As domestic news publication Daily Monitor reported on Dec. 9, the police arrested Samson Lwanga, one of the four directors of Dunamiscoins. The company in question is allegedly a cryptocurrency scam, which involved over 10,000 people and reportedly managed to defraud victims of 10 billion Ugandan shillings ($2.7 million).
Investigation into the case
Patrick Onyango, a spokesperson for the Kampala Metropolitan police, said that the law-enforcement agency submitted a general inquiry file and is still conducting its investigation into the case. Onyango added:
“According to him (Lwanga), they are willing to refund the money, but the problem is that Financial Intelligence Authority froze their accounts. And they cannot access or withdraw any money. We are going to get in touch with Financial Intelligence Authority to prove if what Lwanga is telling us is true on freezing the accounts.”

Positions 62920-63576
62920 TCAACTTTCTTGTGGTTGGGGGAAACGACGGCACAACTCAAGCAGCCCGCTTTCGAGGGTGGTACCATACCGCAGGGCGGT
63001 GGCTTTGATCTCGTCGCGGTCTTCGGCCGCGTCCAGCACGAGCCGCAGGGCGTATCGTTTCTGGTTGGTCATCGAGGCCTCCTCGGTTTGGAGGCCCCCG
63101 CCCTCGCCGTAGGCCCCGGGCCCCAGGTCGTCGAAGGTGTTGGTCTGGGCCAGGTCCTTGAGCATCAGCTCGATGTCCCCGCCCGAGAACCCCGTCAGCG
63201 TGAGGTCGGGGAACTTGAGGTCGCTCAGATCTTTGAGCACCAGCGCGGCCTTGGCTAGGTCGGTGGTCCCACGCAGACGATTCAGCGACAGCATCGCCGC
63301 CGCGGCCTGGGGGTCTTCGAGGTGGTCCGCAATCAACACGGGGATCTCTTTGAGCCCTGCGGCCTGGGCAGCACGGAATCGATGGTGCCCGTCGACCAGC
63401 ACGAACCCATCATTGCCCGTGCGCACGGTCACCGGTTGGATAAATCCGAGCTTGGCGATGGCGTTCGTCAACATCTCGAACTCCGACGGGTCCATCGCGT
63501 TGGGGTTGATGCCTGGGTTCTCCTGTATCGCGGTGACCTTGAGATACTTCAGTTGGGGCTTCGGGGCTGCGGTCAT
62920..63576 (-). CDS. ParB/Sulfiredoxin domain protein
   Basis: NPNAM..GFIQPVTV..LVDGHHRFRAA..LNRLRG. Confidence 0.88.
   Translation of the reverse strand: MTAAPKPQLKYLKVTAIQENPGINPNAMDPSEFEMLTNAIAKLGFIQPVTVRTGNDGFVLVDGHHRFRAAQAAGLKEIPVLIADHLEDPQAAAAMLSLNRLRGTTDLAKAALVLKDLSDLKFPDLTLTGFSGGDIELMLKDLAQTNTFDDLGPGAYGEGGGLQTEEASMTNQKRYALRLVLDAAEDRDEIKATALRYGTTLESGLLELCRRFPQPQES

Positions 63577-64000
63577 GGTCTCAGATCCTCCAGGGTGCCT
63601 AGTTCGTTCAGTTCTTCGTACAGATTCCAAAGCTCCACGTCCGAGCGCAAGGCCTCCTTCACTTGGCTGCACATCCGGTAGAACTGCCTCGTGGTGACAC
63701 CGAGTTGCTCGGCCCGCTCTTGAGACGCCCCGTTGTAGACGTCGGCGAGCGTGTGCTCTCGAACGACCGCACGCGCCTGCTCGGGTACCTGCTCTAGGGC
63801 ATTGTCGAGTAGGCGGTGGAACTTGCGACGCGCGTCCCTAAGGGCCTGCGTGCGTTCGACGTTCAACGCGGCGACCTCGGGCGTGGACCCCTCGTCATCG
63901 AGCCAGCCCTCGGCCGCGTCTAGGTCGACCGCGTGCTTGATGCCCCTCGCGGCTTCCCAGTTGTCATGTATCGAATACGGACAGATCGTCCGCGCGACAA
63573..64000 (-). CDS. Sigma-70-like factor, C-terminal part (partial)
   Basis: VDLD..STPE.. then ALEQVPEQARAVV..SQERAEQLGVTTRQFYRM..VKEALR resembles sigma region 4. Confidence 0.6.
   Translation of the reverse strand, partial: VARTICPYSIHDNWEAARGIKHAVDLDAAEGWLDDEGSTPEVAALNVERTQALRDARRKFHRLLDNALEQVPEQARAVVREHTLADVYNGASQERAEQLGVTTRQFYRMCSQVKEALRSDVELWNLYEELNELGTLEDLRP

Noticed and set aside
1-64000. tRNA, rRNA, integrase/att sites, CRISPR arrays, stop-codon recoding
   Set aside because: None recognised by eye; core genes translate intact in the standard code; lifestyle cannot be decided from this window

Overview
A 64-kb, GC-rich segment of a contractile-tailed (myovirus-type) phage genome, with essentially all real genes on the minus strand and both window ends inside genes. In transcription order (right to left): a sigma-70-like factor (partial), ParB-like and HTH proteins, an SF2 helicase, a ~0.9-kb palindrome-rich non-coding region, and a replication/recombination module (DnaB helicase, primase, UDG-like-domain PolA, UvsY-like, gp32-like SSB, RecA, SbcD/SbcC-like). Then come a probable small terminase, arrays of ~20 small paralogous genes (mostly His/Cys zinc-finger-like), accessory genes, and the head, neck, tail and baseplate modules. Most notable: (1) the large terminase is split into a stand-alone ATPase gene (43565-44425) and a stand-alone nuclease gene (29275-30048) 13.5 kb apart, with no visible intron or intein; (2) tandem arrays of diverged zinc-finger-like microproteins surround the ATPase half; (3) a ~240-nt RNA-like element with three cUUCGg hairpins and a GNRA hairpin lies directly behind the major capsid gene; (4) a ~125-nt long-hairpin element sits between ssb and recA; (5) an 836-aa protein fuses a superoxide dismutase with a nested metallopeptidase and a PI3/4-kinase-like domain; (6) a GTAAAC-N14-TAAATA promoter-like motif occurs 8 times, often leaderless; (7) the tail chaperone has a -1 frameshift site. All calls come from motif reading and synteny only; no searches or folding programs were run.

According to Lwanga, most of the victims deposited sums between 1 million shillings ($271) and 10 million shillings ($2,715). As Cointelegraph previously reported, Dunamiscoins convinced people to join the firm by promising 40% returns on cash investments. The firm was allegedly working with money transfer companies in the city to recruit new people to the scheme.
Cointelegraph reached out to an email address mentioned on Dunamiscoins’ website only to receive a notice that the listed address could not be found.
Dangers of crypto Ponzi schemes
Earlier this year, deputy governor of the Bank of Uganda, Dr. Louis Kaskende, warned the public about the limited protections offered to them when they invest in unregulated cryptocurrencies. In his remarks, Kaskende clarified that the central bank does not have comprehensive oversight of all financial services firms and institutions and that its supervision typically spans commercial banks, credit institutions, foreign exchange bureaus and money remittance service providers.
Crypto pyramid schemes have gained popularity among fraudsters, and sometimes they step over the bounds of only luring potential investors. In mid-October, Glasgow-based Jen McAdam claimed supporters of the alleged OneCoin pyramid scheme are sending her death threats, mainly through Facebook.